Here’s a look at my schedule for one week. This is exactly what someone would see if they were trying to book an appointment with me:
With YouCanBook.me, you get a unique URL that you share with people so they can schedule appointments. So, I put it on my syllabus and course management site. And I tell students at the beginning of the school year that if they want to make an appointment with me, this is the only way. I tell them that if they send me an email trying to book an appointment, I’ll reply with a template email telling with the URL telling them how to book an appointment with me.
How It’s Worked:
I probably spent an hour setting up this tool before the start of the semester during a peaceful Friday afternoon.
I’ve had dozens of students schedule meeting with me this semester using this tool. I estimate I’ve saved a few hours of time that would have been spent going back and forth during a busy work day trying to schedule a meeting. And that is just in about 1/2 of a semester’s time. So I’ve already recouped the time I put in. And I can use this tool for years to come.
In addition to class-related student appointments, we recently had our 2 week advising period where I had to meet with about 30 students over the course of two weeks to advise them on what classes to take next semester. I used YouCanBookMe for this as well and it was wonderful.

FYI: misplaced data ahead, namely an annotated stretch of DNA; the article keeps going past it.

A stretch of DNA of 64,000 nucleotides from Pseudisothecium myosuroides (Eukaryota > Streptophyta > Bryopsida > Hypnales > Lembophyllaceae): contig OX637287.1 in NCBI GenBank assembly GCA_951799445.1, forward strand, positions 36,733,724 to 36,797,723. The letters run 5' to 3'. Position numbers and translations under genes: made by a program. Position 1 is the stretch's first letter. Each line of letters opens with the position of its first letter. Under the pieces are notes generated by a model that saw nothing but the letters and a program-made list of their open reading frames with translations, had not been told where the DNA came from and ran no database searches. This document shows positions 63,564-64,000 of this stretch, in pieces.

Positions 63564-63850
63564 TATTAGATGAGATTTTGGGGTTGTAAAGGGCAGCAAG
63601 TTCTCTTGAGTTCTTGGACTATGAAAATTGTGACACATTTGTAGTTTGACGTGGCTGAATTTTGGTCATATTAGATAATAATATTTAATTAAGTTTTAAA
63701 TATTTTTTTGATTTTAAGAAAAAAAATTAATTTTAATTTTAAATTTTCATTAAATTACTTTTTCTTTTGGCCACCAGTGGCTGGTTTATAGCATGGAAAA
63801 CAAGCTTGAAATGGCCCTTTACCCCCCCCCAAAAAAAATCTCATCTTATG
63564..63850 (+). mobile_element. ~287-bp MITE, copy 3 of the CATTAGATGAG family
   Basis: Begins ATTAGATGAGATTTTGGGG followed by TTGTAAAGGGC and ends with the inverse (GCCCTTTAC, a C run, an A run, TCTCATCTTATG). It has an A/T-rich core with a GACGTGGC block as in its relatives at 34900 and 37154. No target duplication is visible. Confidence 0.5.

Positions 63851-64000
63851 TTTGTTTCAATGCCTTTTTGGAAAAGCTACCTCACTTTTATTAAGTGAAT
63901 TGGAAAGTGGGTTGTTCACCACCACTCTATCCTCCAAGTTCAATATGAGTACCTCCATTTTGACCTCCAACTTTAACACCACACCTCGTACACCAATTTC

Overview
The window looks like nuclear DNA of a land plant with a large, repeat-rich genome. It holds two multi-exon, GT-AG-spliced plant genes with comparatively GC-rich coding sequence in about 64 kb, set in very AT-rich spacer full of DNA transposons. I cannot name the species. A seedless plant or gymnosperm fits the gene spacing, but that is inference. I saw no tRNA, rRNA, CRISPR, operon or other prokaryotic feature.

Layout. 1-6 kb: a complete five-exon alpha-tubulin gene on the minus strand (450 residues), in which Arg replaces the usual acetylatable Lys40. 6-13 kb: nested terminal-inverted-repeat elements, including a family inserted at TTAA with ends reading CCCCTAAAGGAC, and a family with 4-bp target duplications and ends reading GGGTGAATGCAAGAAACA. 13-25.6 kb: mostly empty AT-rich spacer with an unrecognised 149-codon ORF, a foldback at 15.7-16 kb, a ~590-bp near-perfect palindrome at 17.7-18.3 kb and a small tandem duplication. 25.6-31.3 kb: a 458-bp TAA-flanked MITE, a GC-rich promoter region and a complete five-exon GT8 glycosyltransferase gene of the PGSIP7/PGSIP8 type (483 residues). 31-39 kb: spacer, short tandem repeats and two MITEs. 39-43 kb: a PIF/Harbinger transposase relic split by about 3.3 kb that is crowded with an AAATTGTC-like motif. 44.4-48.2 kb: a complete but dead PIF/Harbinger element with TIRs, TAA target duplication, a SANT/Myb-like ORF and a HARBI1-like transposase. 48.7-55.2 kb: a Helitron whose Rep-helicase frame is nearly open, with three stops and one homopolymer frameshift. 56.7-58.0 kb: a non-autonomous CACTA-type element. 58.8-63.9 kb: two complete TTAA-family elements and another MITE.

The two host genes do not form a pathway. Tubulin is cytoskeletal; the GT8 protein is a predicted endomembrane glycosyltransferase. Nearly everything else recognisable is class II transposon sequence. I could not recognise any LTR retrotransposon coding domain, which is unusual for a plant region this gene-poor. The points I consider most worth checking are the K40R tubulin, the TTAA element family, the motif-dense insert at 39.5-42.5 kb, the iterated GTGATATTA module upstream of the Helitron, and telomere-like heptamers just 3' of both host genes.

And of course, you can use tools like YouCanBook.me to schedule any type of meeting. I’ve used it to schedule appointments with folks on campus who’ve wanted to schedule a phone or in person meeting.
The number one thing I was concerned about when I switched to an appointment booking tool was losing control over my time. When someone emails you to schedule an appointment, you might be available at a time but simply don’t want to meet. So you don’t offer that time period for the meeting. With a booking scheduling tool, the person can see all the times you are available that aren’t busy with events on your calendar.
I thought I would find that really annoying. But, it’s a compromise I haven’t really been bothered by. Yes, there have been a few times that students have scheduled appointments when I wish they hadn’t. But, no big deal.
If you want to mark off times on your calendar when you don’t have a meeting or aren’t teaching class yet you simply don’t want someone to book an appointment during that time, schedule something on Google Calendar at that time. For example, I schedule a lunch time on my Google Calendar. But you could also schedule private time for grading or for any other reason.
Lastly, sometimes you need to plan a little ahead so someone doesn’t book an appointment at a time when you won’t be on campus. If I know I have a doctor’s appointment, I’ll mark enough time before and after on my calendar to account for the commute.
In summary, an appointment booking tool is a great example of a simple system to deal with a recurring task: scheduling student appointments. It helps you save time and mental energy and puts you in control.